Dr. Paul E. Caldwell, Arthroscopy and Sports Medicine, Tuckahoe Orthopaedics, Ortho, OrthopaedicsBy Paul E. Caldwell, MD

What is a Meniscus?

The meniscus is a rubbery, C-shaped disc that cushions your knee (each one of your knees has two of them – a medial meniscus and a lateral meniscus). One is at the outer edge of the knee and the other along the inner edge of the knee. Thus, a torn meniscus can prevent your knee from working properly.

In addition to functioning as a shock absorber of the knee, the meniscus is necessary for stability purposes.

How Does a Torn Meniscus Happen?

In the younger population, a torn meniscus is typically sports related. It commonly affects athletes in any sport with a large amount of cutting or pivoting – sports like soccer, tennis, football, and lacrosse. Because pivoting puts a strain on the meniscus, there is a higher chance of tears.

In the older population, a torn meniscus is much more likely a result of “wear and tear.” As we get older, the blood supply to the meniscus is reduced. Thus, our propensity for injury is higher.

Simple, every day activities can lead to meniscus tears in older adults – activities like twisting while getting out of a chair or car, and even squatting down. Oftentimes, these actions are repeated on numerous occasions without any complaints.  In fact, it’s not uncommon for people diagnosed with a torn meniscus to receive the injury without “doing anything.”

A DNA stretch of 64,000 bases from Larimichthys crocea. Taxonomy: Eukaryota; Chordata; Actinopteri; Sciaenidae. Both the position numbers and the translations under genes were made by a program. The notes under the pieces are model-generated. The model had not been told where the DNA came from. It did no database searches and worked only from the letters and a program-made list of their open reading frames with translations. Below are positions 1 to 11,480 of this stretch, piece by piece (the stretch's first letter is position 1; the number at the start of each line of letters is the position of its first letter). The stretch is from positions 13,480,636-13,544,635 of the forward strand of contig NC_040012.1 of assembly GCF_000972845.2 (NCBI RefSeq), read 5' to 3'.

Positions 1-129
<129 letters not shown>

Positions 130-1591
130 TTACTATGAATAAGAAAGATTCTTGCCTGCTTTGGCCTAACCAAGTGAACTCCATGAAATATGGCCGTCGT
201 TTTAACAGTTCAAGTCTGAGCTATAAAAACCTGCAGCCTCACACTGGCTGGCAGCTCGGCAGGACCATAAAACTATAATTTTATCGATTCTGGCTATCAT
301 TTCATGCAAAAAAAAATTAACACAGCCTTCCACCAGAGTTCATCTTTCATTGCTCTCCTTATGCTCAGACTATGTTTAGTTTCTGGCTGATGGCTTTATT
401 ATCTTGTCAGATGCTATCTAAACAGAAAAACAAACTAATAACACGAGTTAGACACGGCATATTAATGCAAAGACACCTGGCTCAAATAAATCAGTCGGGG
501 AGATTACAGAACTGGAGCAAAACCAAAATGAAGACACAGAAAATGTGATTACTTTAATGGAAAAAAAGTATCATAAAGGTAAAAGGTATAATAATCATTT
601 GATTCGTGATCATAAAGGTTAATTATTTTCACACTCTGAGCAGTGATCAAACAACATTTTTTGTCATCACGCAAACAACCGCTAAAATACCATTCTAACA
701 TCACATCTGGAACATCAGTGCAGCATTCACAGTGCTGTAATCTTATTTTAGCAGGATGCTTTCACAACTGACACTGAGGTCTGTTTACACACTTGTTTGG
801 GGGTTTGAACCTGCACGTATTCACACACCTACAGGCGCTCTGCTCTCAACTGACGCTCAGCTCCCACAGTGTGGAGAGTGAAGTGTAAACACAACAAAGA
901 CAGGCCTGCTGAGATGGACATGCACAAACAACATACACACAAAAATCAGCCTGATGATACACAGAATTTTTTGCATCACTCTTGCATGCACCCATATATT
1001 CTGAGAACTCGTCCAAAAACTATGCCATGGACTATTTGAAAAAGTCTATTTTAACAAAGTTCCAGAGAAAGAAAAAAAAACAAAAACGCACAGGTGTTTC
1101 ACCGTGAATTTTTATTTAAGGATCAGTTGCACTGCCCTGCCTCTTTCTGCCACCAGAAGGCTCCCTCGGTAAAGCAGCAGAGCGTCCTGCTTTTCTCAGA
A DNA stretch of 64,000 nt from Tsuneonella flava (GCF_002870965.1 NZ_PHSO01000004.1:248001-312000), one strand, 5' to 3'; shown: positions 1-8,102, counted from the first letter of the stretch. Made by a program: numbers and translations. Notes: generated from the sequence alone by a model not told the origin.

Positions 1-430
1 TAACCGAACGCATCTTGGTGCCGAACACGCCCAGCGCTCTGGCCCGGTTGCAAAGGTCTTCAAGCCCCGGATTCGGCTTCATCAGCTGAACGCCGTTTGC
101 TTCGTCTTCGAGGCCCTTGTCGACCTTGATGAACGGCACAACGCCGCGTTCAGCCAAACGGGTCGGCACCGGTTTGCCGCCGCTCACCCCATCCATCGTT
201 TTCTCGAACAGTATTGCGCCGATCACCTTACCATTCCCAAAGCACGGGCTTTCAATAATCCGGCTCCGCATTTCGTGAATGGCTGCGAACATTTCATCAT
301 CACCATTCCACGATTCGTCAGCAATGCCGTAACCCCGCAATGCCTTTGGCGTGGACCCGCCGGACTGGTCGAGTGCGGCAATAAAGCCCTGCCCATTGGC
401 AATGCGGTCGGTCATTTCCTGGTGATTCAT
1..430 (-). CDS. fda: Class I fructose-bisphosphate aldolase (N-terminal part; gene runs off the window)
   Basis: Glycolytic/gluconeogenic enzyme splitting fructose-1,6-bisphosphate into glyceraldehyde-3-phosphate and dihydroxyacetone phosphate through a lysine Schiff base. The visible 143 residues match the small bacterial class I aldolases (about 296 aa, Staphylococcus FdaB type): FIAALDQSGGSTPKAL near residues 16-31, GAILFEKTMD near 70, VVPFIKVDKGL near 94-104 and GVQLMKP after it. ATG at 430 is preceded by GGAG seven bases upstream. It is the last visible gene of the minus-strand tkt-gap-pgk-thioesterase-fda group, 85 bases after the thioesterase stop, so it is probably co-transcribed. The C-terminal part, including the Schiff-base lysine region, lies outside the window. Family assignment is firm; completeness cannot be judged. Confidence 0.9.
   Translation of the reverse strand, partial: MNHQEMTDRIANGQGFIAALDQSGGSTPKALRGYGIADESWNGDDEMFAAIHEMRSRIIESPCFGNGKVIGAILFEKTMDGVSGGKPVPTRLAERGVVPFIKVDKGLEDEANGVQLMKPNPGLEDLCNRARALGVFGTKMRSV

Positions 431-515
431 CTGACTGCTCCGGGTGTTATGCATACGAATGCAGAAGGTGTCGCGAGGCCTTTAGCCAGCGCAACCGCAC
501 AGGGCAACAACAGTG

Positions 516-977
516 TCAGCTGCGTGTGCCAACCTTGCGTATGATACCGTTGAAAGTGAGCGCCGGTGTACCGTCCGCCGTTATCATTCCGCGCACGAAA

Common Symptoms of a Torn Meniscus

The most common symptom of a torn meniscus is intermittent pain that worsens with activity. It’s possible a person could be bothered all of the time by a torn meniscus, but not likely. Most people with a torn meniscus report pain is not an issue while sitting or sleeping, but flares up during heightened activity (for example, while playing sports).

Another symptom of a torn meniscus is swelling or tightness in the knee. In this “joint-line pain” scenario, the discomfort is usually found on the side of the knee.

Mechanical symptoms of a torn meniscus may include catching or a popping/locking sound, but this is less common.

Conservative Treatment of a Torn Meniscus

Conservative treatment of a torn meniscus may involve anti-inflammatory medications like Advil or Motrin, physical therapy, and/or cortisone shots. Surgery may also be considered as a possible long-term solution.

If you have specific questions related to what you believe may be a torn meniscus, we encourage you to schedule an appointment with one of our doctors today.

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